On the final night, those who had two shillings to spare bought a ticket and walked up Eastcliff to enter the grounds of Cliffden via the bottom gate. They shared in community singing with a local silver or brass band and thrilled at the grand firework display that rounded off a perfect week back there before Health & Safety made its presence felt. The Mystery Lady walked around during the week and, using your programme to identify her by her silhouette, there was chance to win a cash prize of £1.
Memories of Neta Drew
Neta Drew, undisputed queen of Teignmouth carnival, held the monochrome photo in her hand and smiled. That single facial gesture embodied a million memories of happy times past when that annual event was one of the main highlights of the year in Shaldon and Teignmouth. She remembers her Dad, Jack making the float’s lampshade with help from his friend who worked with him at the Teignmouth Electric Company. A few years earlier, Jack had met Vera Tapp whilst operating the lights in the Carlton Winter Gardens, where the Police Station now stands. She was pretty as a picture on stage as a member of Teignmouth Operatic Society. After their marriage and Neta’s arrival, the carnival bug took hold. Vera possessed broad design skills and although she was not by any means a dressmaker, she knew how to get the look she wanted. Neta looked forward to carnival all year and loved the fact that everyone mucked in to help get it ready. The worst part had to stand still for hours during costume fittings and being pricked often by stray pins. She’ll never forget the time when a darning needle was left in the costume by accident. The costumes that Neta wore were always eye-catching and suited to the float that was invariably swathed with yards and yards of crepe paper and material. It was the family’s one financial fling of the year and Neta’s grandmother always contributed generously to the costs even though she was not allowed to know anything about the float or its theme until carnival day. Every year, some wonderful new idea came to life and the theme in this photo was The Lady of the Lamp. Years passed, Neta married Ken and recruited his considerable abilities to the carnival scene. Neta’s brother Peter’s wife, Steve became the costume-maker supreme. “There was always a lot of laughter” said Neta who has continued her involvement with carnival by teaching movement and dance routines to various group entries. Whilst visiting Neta, at home in Shaldon, I was pleased to hear of son Michaels new life in Switzerland and meet her daughter Dawn who also shared in the family tradition and graced many floats in her young life before becoming an entertainer. The links of human activity, connecting time, place, family and friends, lie floating in the vast ocean of memory like a shining net, brimming with a cache of silvered treasures.
Teignmouth Carnival in the 1970s
By now the week had been moved forward to July, usually around the third week. Many of the same body of workers were still beavering away on the committee upholding the benefits of continuity that are hard to attain today. The programme offered Bingo, a fete by local charities, Police motor cycle precision riding team, a coffee morning for Guide Dogs for the Blind, a holiday service by the combined churches and music by Salvation Army band. Keep Fit displays, and the Army Careers Unit was popular with chance for youngsters to try various exciting equipment that would no longer be possible due to safety issues. In 1978, there was even a hockey match staged and the carnival dance was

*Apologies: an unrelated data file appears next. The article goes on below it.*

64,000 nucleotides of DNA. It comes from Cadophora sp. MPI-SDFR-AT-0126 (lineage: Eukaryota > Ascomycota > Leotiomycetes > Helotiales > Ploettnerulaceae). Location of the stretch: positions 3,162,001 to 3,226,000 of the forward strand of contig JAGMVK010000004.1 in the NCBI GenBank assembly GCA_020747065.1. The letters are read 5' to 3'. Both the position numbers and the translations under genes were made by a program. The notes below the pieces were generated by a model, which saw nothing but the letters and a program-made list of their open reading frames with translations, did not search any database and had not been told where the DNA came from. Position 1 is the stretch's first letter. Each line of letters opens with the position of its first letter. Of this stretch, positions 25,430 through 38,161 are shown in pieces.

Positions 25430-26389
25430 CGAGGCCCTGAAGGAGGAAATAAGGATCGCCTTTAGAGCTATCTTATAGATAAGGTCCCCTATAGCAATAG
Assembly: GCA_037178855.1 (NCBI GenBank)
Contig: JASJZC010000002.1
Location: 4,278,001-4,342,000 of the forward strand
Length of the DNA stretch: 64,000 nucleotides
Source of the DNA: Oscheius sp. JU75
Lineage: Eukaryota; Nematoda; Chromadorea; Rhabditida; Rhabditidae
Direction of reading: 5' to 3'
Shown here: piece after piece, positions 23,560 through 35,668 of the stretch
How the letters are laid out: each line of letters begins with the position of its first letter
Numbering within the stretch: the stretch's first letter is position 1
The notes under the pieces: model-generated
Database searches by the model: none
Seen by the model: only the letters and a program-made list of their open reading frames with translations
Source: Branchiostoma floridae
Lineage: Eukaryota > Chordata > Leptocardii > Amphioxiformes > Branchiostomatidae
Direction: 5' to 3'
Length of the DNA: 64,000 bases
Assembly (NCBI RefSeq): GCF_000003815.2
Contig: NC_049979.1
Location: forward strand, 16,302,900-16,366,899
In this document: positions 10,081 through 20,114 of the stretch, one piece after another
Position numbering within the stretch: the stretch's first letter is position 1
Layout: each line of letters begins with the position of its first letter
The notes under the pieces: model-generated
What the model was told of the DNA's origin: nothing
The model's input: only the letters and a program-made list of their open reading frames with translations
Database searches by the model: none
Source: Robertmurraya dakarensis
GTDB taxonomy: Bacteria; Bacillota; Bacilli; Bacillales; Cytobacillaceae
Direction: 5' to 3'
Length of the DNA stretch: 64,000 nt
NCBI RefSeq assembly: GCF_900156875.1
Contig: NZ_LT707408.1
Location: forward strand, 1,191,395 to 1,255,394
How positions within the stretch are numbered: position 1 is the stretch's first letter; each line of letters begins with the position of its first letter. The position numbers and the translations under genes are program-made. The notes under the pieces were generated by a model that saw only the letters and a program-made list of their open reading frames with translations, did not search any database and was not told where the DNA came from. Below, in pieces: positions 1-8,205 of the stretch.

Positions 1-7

held in the London hotel ballroom. A waiters and waitresses race copied from Torbay was held and a swimming gala for junior schools, Majorettes were now on the scene and Teignmouth Ladies Harmony Singers in their infancy performed in the marquee. The procession was headed up each year by Drum Major Bill Hooper riding a white horse named Carni and followed by the Lympstone marching band, Okehampton band, and the Wellington Red Arrow marching majorettes.
Television personalities were sometimes invited and the photograph shows Roger Shaw of Westward Television.
Prizes were presented on the seafront by the carnival queen. A mini rugby match was staged and even a mixed rugby match with ladies against gentlemen. The grand fete main prize was worth £10.
…….and the 1980s
In the 1980s and 90s, the procession assembled on Teignmouth Dock area and more recently, it began and ended round the Den area.
Large marching band displays took place on the Den and a travelling fairground has always been a traditional element. On procession night, a firework display has taken place off the seafront.
2000 & beyond
Thanks to the determination of many people, Teignmouth has managed to maintain its long tradition of carnival. In 2003, the first winter procession, The Amber Coast Illuminated carnival, was staged. The first two years attracted the big players in the south west including Bridgewater and South Brent who brought jaw-dropping floats calling for particular care in our narrow streets. It proved hard to maintain due to a number of reasons but those who witnessed the winter carnivals that took place here will undoubtedly remember them well.
VIV WILSON MBE of The Wilson Archive &
Heirloom Films of Teignmouth